The U.S. Court of Appeals for the Fifth Circuit recently held that the SCRA’s protections concerning default judgments against servicemembers do not apply Louisiana executory proceedings to enforce confessions of judgment.
Servicemembers who were on active duty with the military when their properties were foreclosed on in Louisiana brought a putative class action, alleging that the foreclosures violated the prohibition in the Servicemembers Civil Relief Act (SCRA) against default judgments absent a waiver meeting certain statutory requirements. Each of the servicemembers’ loan agreements contained a clause incorporating a confession of judgment. The district court dismissed the servicemembers’ lawsuit, and they appealed.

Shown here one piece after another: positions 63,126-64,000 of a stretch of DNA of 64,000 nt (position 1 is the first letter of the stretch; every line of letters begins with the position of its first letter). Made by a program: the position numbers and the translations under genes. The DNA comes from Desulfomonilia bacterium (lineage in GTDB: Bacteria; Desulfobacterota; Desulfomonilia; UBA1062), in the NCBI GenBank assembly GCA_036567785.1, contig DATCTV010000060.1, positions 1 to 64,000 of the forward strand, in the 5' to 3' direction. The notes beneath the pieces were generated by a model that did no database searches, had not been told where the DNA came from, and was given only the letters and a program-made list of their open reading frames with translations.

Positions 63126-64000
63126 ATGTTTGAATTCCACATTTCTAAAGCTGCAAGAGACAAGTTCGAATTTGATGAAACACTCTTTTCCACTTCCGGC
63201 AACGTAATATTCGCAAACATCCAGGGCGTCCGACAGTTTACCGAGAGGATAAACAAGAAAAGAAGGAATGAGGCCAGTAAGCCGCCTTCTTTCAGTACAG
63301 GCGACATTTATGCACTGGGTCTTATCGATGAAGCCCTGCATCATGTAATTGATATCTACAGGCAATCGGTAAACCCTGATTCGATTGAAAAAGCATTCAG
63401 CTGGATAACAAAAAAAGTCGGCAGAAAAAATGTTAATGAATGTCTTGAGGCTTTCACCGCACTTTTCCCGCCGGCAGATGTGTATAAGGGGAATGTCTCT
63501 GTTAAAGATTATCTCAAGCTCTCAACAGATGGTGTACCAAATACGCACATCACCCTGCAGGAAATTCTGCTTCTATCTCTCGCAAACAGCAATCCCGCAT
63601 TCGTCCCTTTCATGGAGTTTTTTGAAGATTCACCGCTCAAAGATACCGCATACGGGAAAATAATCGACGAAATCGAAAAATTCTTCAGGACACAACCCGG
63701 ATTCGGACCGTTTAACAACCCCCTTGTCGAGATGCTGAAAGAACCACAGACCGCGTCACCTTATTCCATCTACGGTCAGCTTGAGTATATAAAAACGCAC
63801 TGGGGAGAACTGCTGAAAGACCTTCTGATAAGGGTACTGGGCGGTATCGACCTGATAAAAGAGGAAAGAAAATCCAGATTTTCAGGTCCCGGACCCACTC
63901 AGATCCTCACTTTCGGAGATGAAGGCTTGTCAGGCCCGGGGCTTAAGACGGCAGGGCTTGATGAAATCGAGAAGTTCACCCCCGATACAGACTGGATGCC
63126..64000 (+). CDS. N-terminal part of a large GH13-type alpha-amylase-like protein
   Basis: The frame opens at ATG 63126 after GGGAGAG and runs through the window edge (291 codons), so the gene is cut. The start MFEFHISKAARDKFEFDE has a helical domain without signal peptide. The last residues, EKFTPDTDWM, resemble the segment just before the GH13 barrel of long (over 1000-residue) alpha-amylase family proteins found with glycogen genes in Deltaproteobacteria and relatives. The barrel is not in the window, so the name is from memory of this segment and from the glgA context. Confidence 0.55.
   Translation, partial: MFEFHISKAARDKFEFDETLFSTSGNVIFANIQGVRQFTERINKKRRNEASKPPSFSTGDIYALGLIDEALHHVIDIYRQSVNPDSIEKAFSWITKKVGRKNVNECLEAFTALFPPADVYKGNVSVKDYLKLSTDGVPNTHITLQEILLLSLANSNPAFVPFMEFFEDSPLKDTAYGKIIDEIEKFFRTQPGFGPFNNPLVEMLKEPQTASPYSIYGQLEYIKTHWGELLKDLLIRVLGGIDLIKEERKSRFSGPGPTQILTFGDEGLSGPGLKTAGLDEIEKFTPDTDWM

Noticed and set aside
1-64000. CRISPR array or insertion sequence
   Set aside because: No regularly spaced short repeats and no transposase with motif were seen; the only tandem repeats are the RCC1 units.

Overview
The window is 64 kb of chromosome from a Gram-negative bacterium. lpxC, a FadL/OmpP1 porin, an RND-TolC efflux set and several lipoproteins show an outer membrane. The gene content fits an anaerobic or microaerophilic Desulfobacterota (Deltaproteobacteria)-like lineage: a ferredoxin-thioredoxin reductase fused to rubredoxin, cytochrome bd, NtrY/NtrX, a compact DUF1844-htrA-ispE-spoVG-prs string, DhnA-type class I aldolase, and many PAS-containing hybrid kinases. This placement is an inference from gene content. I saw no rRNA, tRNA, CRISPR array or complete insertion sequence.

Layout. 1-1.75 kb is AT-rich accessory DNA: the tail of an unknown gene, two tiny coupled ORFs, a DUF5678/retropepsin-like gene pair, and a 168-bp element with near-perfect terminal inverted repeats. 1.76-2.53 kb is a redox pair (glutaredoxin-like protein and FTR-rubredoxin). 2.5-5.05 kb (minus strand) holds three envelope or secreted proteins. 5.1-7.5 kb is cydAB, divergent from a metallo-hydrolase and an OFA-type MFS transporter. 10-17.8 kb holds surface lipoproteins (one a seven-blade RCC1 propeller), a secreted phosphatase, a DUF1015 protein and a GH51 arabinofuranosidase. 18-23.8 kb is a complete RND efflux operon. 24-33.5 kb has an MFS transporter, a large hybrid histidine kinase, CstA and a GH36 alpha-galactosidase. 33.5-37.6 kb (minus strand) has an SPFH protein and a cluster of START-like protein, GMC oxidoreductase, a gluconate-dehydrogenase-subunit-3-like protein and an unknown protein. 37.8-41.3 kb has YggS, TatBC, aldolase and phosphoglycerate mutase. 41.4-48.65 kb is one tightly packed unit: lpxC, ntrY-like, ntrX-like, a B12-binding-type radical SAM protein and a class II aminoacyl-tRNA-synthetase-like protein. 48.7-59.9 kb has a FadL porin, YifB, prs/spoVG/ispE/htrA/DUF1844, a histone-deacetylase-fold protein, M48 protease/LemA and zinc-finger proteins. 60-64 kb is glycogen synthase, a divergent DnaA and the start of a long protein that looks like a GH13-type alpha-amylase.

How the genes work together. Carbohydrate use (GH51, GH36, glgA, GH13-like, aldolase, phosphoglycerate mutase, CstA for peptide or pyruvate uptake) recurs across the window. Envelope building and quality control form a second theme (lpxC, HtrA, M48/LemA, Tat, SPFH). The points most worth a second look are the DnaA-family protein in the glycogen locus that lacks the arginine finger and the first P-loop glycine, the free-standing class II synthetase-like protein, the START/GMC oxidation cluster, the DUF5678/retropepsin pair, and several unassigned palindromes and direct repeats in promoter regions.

The Fifth Circuit affirmed the dismissal. The servicemembers argued that the executory proceedings constituted default judgments, and that the confessions of judgment were improper waivers of the SCRA’s protections. But the Fifth Circuit held that the judicial proceedings authorizing the foreclosures did not constitute default judgments that would fall under the protections of the SCRA. Under Louisiana law, a debtor in such an executory proceeding has appeared and answered a lawsuit by virtue of the execution of a confession of judgment. Thus, the SCRA’s protections against default judgments do not apply to those proceedings. For that reason, the servicemembers had not improperly waived any SCRA protections. There was nothing to waive because the SCRA protections did not apply to the Louisiana executory proceedings in the first place.